The 13th AusIntermodal conference was held earlier this month, and the discussions from the range of speakers varied from the new changes to the Customs Act (1901) by the head of Australian Customers and Border Protection Service, Michael Pezzullo, to creating global standards for the productivity of the supply chain.
Experts discussed the need for governments to focus on a multi-mode approach to addressing the future freight task. Priscilla Radice, Strategy Manager at the Port of Brisbane reflected on the needs of the future to balance the freight network by utilising rail.
“It’s no longer a question on what we do; we need to move more freight to rail in order to be more efficient.”
One of the stand-out sessions of the event was the presentation from Mark Pearson, the Deputy CEO of the ACCC who discussed the need to increase competition in intermodal freight.
“I’d just like to make a few remarks from the perspective of the ACCC as a productivity regulator – we all know that as a nation we have a large and growing transport task. Infrastructure drives productivity growth but there’s not a lot of discussion on the economic regulation of business. There is an importance that the ACCC delivers policy and then it is enforced.”
Mark discussed the need for balanced competition with effective regulation, stating that a mix of the two would provide the best results when moving into the future freight task.
“Competition encourages efficiency and innovation and efficient markets are the aim – we would never say that we are coming in and replicating competition – regulation is always best”
As is the case with many port related events, a lot of the discussion at AusIntermodal focused on the most efficient ways of moving more freight from the road to our rail networks. According to Ian Hunt, CEO of the new Moorebank Intermodal Company, moving more freight to rail in the Sydney district will significantly increase productivity.
“85% percent of freight in the Sydney metropolitan is moved by road and 15% moved by rail. Using trains instead of trucks on these long distances will significantly reduce costs”
Priscilla Radice also discussed the need for achieving balanced modal share with integrated land use strategies.
“When looking at the land you need to look at the transport planning around that use. We’ve been spending a lot of time modelling and looking at our freight movements. Making transport decisions that extend well into the future require forward thinking and political backbone.”
Peter Koning, General Manager of the Australian & New Zealand Division of Network Rail Consulting discussed the idea that rail is often left behind because of the expenses involved with running rail infrastructure.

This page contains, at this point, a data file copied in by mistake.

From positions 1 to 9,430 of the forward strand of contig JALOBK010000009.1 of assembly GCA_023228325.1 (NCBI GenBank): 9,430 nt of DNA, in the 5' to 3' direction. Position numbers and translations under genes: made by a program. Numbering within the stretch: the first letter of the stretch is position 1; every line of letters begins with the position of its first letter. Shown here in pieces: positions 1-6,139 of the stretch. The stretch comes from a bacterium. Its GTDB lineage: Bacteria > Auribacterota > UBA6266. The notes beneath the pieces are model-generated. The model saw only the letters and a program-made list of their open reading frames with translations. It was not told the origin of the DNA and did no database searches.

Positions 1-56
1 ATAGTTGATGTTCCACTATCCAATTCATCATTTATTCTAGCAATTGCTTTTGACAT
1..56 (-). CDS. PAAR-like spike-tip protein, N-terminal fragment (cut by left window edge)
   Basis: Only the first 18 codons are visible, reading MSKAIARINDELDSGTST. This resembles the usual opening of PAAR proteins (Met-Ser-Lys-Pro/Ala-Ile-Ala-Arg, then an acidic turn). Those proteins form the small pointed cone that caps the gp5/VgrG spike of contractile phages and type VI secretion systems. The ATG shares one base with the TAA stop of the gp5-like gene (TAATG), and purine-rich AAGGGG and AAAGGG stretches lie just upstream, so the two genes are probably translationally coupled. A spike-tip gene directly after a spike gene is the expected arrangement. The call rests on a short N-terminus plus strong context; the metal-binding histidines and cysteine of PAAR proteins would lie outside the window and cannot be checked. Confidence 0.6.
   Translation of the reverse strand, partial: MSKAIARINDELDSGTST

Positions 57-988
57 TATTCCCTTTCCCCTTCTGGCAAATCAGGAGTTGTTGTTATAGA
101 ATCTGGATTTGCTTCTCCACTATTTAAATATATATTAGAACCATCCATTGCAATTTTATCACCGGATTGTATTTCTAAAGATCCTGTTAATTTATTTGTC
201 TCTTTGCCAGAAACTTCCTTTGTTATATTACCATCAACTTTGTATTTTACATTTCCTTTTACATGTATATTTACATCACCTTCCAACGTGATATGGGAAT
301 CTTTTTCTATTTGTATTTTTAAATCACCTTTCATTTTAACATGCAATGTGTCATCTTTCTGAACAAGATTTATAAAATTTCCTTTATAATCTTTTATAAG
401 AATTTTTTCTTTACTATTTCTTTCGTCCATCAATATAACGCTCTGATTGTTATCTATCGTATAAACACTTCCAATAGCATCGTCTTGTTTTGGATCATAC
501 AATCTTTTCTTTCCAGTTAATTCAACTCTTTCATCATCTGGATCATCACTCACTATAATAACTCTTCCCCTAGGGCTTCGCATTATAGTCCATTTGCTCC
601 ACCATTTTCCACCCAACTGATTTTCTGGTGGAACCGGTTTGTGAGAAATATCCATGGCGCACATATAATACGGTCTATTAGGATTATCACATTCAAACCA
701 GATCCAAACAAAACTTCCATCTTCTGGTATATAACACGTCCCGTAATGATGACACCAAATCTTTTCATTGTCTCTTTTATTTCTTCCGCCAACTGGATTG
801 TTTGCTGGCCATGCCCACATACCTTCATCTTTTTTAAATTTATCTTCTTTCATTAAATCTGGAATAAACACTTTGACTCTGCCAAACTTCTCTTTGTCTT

“Rail infrastructure fails sometimes because it is an incredibly expensive asset and what rails fail to do is invest. Rail is incredibly efficient when it’s steel upon steel – when it becomes inefficient is getting the goods off rail onto the road. “
But Peter discussed a few ways that savings can be made elsewhere by utilising the network in a more efficient manner.
“It is possible to combine a passenger and a freight network – passengers through the day and freight at night. This increases the economic case for high speed rail.”
“If we could do one thing what should we be doing? Prepare to break some legs to get the rail shift done and prepare to set up frameworks, once you’ve done that it will support infrastructure investment.”
However, it was one of the final speakers at the event that gave the take home message. Nicolaj Noes, the Managing Director for the Australian Maersk Line division, who discussed the increases of beef exports to China, and how Maersk was able to prepare their network for the spike in trade.
“It pretty much came over night that beef shipments to China took off, no one prepared us and no one noticed it in order for us to prepare our logistics network. If you can do it for this or can do it for other things, that’s one of the advantages of being an island – we can pretty much decide where we want to go from the port; do you want to go left or do you want to go right?”
“What are we doing to facilitate intermodal efficiencies? We’ve developed liners that are able to come anywhere into Australia. If it requires our depots to be open 24/7 we are willing to bring this to the table for discussion.”
On a final note, amid all the discussion of road and rail and driving efficiencies, Noes finished his presentation by stating “the waterside of trade for Australia is in good hands.”